Hello all,
I am working on an assignment for my OOP1 class that requires reading a .DAT file, performing a bubble sort according to user input using the keyboard and then writing the sorted data to an output.DAT file. I am able to get my program to compile with no errors and the program accepts user input and says it has written the sorted data to the specified output file. But when I check the output file, there is nothing written to it. Please point me in the right direction and tell me what I may be overlooking.

Thank you

#include <stdio.h>
#include <iostream>
#include <fstream>
#include <string>

using namespace std;


int main(int argc, char*argv[])
{
	ifstream in ("C:\Assignment_4_Smith_Stacey_CIS326\clientListInput.DAT");
	

	int numRecords = 0;
	string line;
	while (!in.eof()){
		getline(in, line);

		if (in.fail()){
		
			break;
		}
		numRecords += 1;
	}

	in.close();

	string *clients = new string[numRecords];
	string *businessTypes = new string[numRecords];

	in.clear();
	in.open("C:\Assignment_4_Smith_Stacey_CIS326\clientListInput.DAT");

	int pos =0;
	while (!in.eof()){
		getline(in, line);
		if (pos < numRecords){
			clients[pos] = line.substr(0, line.find(" : "));

			businessTypes[pos]= line.substr(line.find(" , 1") +1);
			pos +=1;
		}
		if (in.fail()){
			break;
		}
	}
	int option = 0;
	while (option !=3){
		cout <<"Sort by Business or Client?" <<endl;
		cout <<"To sort by Client, enter 1" <<endl;
		cout << "To sort by Business Type enter 2" <<endl;
		cout << "To exit program enter 3" <<endl;
		cin>>option;
		cin.clear();
		cin.ignore(INT_MAX,'\n');

		string temp;
		bool loop = true;
		if (option == 3){
			break;
		}
		if (option == 1){

			while (loop){
				loop = false;
				for (int i = 0; i<numRecords -1; i++){
					if (clients[i].compare(clients[i+1])>0){
						
						temp = clients[i];
					    clients[i] = clients [i+1];
					    clients[i+1] = temp;

					    temp = businessTypes[i];
					    businessTypes[i] = businessTypes [i+1];
					    businessTypes[i+1] = temp;
					    loop = true;
					}
				}
			}
		}
		else if (option ==2) {
			loop = true; 
			while (loop){
				loop = false;
				for (int i = 0; i < numRecords - 1; i++){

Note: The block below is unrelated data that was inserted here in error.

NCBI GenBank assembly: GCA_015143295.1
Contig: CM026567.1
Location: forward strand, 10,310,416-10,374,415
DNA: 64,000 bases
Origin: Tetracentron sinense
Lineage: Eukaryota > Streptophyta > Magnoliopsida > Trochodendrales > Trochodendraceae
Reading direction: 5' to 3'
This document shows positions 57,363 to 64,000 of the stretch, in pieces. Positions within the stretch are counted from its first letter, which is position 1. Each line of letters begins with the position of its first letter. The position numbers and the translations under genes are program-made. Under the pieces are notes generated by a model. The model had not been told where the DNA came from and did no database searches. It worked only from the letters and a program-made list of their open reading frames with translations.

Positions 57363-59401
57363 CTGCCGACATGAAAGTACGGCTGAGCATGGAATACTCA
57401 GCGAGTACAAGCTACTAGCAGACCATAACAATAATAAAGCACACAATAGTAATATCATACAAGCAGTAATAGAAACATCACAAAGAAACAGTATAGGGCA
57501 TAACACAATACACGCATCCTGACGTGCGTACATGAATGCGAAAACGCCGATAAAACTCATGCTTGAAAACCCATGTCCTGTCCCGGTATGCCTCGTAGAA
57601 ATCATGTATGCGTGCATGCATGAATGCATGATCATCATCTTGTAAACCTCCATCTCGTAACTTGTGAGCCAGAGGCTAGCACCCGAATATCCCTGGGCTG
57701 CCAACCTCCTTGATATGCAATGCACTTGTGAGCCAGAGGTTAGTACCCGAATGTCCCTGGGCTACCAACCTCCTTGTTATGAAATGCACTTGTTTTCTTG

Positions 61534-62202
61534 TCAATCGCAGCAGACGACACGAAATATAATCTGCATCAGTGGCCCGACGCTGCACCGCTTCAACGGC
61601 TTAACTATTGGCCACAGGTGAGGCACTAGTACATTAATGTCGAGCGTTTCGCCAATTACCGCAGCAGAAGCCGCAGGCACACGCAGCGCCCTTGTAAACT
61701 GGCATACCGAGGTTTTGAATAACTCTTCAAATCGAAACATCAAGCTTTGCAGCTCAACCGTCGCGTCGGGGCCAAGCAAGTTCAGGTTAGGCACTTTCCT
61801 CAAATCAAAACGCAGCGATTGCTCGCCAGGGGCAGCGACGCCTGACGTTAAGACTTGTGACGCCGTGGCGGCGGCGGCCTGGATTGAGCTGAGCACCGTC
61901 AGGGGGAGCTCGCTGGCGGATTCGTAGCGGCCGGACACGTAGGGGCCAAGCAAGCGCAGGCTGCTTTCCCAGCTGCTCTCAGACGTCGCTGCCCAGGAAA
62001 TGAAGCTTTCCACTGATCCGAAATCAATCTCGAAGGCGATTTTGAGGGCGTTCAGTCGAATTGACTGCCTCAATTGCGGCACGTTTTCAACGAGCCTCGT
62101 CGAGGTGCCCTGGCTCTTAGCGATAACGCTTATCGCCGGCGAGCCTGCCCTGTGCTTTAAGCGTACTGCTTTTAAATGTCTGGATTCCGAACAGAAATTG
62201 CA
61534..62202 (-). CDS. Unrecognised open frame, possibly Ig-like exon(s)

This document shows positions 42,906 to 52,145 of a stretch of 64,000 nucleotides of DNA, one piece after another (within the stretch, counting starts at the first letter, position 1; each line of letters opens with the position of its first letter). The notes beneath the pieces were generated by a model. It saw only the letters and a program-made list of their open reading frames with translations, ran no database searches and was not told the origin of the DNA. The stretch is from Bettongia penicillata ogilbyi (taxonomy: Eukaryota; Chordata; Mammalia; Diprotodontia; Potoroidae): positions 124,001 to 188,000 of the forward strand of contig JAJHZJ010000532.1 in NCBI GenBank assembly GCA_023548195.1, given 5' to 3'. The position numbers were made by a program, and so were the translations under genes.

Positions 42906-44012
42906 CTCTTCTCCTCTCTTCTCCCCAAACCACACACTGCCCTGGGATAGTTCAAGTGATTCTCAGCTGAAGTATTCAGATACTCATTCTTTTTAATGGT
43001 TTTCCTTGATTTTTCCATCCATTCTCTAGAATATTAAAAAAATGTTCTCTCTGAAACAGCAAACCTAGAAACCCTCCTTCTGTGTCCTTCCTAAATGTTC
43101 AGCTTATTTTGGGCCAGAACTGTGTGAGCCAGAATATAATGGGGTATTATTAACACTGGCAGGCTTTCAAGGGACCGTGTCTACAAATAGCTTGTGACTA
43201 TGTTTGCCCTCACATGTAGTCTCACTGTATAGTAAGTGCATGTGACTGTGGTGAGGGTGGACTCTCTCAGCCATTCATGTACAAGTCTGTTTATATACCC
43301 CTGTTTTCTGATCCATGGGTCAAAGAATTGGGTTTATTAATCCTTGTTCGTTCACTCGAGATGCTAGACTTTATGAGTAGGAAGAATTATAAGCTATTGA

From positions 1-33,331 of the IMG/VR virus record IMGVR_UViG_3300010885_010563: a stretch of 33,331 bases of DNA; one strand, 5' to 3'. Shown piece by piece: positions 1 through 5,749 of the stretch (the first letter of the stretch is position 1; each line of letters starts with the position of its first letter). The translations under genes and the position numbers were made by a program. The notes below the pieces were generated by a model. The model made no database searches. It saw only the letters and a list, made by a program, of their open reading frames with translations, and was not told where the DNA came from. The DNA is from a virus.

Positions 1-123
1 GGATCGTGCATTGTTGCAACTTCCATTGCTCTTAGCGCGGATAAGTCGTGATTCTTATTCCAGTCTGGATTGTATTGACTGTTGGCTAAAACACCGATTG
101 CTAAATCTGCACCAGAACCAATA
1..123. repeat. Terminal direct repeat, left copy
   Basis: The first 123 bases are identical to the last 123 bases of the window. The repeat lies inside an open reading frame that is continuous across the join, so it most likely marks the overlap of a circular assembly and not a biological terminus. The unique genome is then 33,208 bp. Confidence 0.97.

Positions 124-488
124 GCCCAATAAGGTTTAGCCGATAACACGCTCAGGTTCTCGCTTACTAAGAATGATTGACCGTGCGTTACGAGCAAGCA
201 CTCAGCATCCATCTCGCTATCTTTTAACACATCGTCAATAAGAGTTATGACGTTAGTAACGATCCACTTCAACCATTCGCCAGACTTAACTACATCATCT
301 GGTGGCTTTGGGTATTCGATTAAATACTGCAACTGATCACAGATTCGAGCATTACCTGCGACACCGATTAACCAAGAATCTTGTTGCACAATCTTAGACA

if (businessTypes[i].compare(businessTypes[i +1]) >0) {
						
						temp = businessTypes [i];
						businessTypes[i] = businessTypes[i+1];
						businessTypes[i+1] = temp;

						temp = clients[i];
						clients[i] = clients [i+1];
						clients [i+1] = temp;
						loop = true;
					}

				}
			}
		}
		
		cout << endl <<"Client List has been sorted and copied to 'clientListOuput.DAT.'" << endl;
		}

		ofstream ofs ("C:\Assignment_4_Smith_Stacey_CIS326\clientListOutput.DAT");
		for (int i = 0; i<numRecords; i++){
			ofs <<clients [i] << " : " << businessTypes[i] << endl;
		}

		ofs.close();

		delete[] clients;
		delete[] businessTypes;
		return 0;
	}

Ok, so I don't have compiler where I am, and even if I did, I don't have your .dat file, or an example of the information therein, so I couldn't test your program even if I did. Having said that I offer the following:

1) Don't use the output of eof() to control a loop. It will lead to reading in an extra item sooner or later.

The technical explanation for why this happens is a bit wierd, but it goes something like this: File are separated from each other in memory by an end of file marker. eof() uses that marker to determine if you have reached the end of the current file or not. However, eof() returns a value of true when you try to read past the end of the file, not when you find the end of the file. Therefore, the body of the loop will be implemented when you read in the end of file marker, causing an "extra" read, probably, but necessarily duplicating the last "valid" file entry in your program. The next time when you try to read past the end of file marker, eof() will return false, the not true condition will be interpreted as false and the loop will stop, but one time too late. There are probably better explanations someplace, but that's close enough.

Instead of you call to eof() in the while conditional use the call to getline() and this (potential)problem should be solved/avoided.

2) I believe you are correct in terms of clearing the ifstream after reading completely through the file but I'd try clearing it before I closed the file, not after.

3) Have you tried printing clients[pos] and business[pos] to the screen or viewed the results in your debugger to know that you have succesfully read in the values you think you have.

4) When specifying the full path of a file you may need to use \\ instead of \ as \ is a default character telling the compiler to interpret the following char different than usual. For example \t tells the compiler that t should be tab and not lower case alphabetical t, etc. You might try something like "C\\OOPS\\myName\\program33.dat".

Good luck.

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